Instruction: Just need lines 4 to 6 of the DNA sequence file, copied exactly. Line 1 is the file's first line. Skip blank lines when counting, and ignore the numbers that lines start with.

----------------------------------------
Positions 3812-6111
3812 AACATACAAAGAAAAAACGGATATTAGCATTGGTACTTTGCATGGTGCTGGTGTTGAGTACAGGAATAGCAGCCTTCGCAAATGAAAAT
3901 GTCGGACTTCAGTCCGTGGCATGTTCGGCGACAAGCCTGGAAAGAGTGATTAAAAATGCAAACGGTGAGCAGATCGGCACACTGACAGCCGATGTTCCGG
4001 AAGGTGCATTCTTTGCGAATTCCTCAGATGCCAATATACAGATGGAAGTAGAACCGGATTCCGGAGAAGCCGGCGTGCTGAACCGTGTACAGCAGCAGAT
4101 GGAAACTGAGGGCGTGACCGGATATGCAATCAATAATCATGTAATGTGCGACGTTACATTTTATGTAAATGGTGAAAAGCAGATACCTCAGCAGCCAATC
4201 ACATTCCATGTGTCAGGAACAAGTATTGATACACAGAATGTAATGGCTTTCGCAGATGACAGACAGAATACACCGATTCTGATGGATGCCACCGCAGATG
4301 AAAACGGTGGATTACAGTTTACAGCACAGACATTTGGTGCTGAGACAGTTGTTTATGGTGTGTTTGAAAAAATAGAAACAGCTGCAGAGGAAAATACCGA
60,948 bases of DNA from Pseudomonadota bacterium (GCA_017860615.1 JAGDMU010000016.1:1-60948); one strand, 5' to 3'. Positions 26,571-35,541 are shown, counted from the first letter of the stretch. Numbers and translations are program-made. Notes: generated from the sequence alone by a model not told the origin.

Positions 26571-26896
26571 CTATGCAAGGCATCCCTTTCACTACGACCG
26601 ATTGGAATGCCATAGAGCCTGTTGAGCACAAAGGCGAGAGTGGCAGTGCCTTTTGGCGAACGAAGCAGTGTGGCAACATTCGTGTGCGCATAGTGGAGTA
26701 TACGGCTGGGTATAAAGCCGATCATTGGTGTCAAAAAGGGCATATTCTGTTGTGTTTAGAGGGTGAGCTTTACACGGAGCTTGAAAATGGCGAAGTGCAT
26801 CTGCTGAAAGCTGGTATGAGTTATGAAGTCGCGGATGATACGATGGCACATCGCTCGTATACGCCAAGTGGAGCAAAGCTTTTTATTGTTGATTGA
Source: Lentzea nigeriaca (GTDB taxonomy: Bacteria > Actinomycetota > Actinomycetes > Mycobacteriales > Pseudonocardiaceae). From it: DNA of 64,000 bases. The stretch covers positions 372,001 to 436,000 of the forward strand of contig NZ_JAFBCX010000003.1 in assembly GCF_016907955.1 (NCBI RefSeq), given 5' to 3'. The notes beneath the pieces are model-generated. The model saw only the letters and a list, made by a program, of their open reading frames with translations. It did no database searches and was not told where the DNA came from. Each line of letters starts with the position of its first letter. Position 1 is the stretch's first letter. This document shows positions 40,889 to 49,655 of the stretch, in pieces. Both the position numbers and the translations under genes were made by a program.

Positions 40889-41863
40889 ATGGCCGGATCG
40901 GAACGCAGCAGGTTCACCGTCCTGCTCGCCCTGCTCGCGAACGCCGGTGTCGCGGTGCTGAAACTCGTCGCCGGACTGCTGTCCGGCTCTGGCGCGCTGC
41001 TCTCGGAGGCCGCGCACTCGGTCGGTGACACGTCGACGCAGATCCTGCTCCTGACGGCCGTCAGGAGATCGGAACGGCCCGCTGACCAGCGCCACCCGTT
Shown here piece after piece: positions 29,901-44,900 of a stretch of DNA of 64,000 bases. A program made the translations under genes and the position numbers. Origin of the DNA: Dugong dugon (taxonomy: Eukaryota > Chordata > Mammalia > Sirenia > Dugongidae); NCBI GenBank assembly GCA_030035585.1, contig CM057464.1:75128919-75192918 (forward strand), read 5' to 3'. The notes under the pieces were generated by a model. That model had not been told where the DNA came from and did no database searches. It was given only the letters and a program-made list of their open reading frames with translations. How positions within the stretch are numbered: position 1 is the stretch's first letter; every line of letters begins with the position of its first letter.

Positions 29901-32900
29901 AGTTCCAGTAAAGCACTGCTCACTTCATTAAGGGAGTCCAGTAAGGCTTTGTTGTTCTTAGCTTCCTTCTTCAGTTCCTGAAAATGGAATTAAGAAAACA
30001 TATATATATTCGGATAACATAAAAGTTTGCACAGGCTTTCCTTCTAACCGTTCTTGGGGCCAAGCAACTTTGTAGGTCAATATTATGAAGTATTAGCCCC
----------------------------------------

4001 AAGGTGCATTCTTTGCGAATTCCTCAGATGCCAATATACAGATGGAAGTAGAACCGGATTCCGGAGAAGCCGGCGTGCTGAACCGTGTACAGCAGCAGAT
4101 GGAAACTGAGGGCGTGACCGGATATGCAATCAATAATCATGTAATGTGCGACGTTACATTTTATGTAAATGGTGAAAAGCAGATACCTCAGCAGCCAATC
4201 ACATTCCATGTGTCAGGAACAAGTATTGATACACAGAATGTAATGGCTTTCGCAGATGACAGACAGAATACACCGATTCTGATGGATGCCACCGCAGATG